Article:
No Pun Intended


Stage 13 Stage 14 Stage 15 Everybody loves a good joke. Or even a bad one sometimes. But we all love to laugh at something, even if you are laughing at the joke teller in a mocking way instead of at the joke itself. One of the best kinds of jokes, but often one of …

Expresiones idiomáticas espaciales en inglés


  With all of the interest in space at the moment, it might be a good time to look at some idioms that involve space and interplanetary bodies. English has many sayings that include space, the planets and the heavens in general. Let’s have a look at some of them now.   Download Exercise   …

“English Collocations”


Collocations are not quite the same as idioms.Whereas idioms are understood to represent a more standard meaning (e.g. ‘round the bend’ = mad; ‘fed up’ = depressed; ‘touch and go’ = uncertain; etc.), collocations are words that have been paired (or grouped) together through continued use. These words have become friends, if you like, and …

“Rhetorical Question”


What is a rhetorical question? It is a figure of speech that native speakers often use in conversations or presentations. The purpose of a rhetorical question is not to obtain a response, but to implicitly assert or deny a particular point that one is making. In other words, a rhetorical question ‘is asked to make …

“Similes and Metaphors”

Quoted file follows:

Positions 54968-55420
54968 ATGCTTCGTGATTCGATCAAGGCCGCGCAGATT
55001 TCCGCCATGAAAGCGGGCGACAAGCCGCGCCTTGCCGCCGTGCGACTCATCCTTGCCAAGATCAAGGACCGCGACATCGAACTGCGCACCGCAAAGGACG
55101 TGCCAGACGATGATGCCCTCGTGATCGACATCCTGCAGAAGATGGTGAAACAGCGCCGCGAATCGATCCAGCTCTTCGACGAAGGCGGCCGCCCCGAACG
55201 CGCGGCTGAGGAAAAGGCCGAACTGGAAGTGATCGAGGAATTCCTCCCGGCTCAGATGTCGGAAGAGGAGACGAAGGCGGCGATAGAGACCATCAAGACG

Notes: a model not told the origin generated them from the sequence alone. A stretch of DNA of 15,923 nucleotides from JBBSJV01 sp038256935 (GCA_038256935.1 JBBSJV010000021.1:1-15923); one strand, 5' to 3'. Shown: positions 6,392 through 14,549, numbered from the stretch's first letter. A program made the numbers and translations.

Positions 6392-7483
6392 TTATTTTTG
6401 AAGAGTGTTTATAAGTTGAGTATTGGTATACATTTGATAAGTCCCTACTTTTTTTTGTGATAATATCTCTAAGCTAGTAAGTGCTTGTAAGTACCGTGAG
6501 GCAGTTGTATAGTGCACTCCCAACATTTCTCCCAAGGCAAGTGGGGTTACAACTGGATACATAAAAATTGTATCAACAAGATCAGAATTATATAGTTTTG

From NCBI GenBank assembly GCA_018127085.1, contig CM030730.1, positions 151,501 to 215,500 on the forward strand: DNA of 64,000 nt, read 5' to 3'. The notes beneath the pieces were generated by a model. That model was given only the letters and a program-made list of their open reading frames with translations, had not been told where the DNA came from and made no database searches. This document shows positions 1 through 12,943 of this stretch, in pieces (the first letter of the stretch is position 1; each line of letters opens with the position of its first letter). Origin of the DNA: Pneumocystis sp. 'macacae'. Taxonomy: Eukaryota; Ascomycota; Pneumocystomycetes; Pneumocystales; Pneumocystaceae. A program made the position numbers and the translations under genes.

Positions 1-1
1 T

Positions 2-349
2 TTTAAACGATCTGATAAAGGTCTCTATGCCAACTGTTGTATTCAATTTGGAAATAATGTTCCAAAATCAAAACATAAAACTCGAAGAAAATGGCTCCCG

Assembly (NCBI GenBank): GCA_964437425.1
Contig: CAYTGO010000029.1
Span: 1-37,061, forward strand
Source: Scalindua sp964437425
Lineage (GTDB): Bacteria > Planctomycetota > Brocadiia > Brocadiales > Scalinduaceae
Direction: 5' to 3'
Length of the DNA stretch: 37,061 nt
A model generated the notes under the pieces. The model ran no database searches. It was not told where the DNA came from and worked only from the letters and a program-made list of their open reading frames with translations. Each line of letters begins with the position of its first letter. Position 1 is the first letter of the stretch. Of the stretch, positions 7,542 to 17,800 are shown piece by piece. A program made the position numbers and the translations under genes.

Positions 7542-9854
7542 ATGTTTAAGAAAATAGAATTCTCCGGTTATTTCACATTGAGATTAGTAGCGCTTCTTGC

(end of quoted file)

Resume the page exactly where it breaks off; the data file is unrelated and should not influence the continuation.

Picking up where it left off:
This month’s blog is about similes and metaphors. A simile is a figure of speech that makes a comparison between two things using words such as “like” or “as”. Metaphors resemble similes, but they suggest a comparison between two things without using connecting words such as “like” or “as”. We use similes and metaphors a …

“Cockney Rhyming Slang”


You may encounter Cockney Rhyming Slang and its many variations mainly in England and Australia. It is not very common in the US. The origins of this form of the language dates back to the early 19th century. It was originally used by traders so they could talk to each other without their customers understanding …

‘Synecdoche’ and ‘Metonymy’


‘Synecdoche’ and ‘metonymy’ are not words that one often hears. Yet we are presented with examples of both of these intriguing literary devices on a regular basis. Synecdoche is the use of part of a thing to represent its whole or, conversely, using a whole to represent a constituent part. The former is called ‘microcosmic …

“The Irish Expressions”


Let’s start with the most popular expression in Ireland; “what’s the craic?” This means “what is going on?” or “how is it going?”. The word ‘craic’ is Irish for ‘fun’ but we use it in this context to ask somebody how things are or what is happening. We generally use it to greet a person, …

“How To Do Compositions”


When you are doing a composition you should plan it beforehand and then take your time when writing it. One of the biggest mistakes you can make is to rush through it and not pay enough attention to what you are writing. Remember that you are learning a new language and it is quite different …

“The Correct Order of Adjectives”


Using adjectives can be difficult – there are guidelines to follow. In English, most adjectives go before the nouns they describe. For example, ‘the big dog’; ‘the blue chair’; ‘the sad clown’; ‘the happy student’; and so on. Of course it is often necessary to use more than one adjective to describe a noun. This …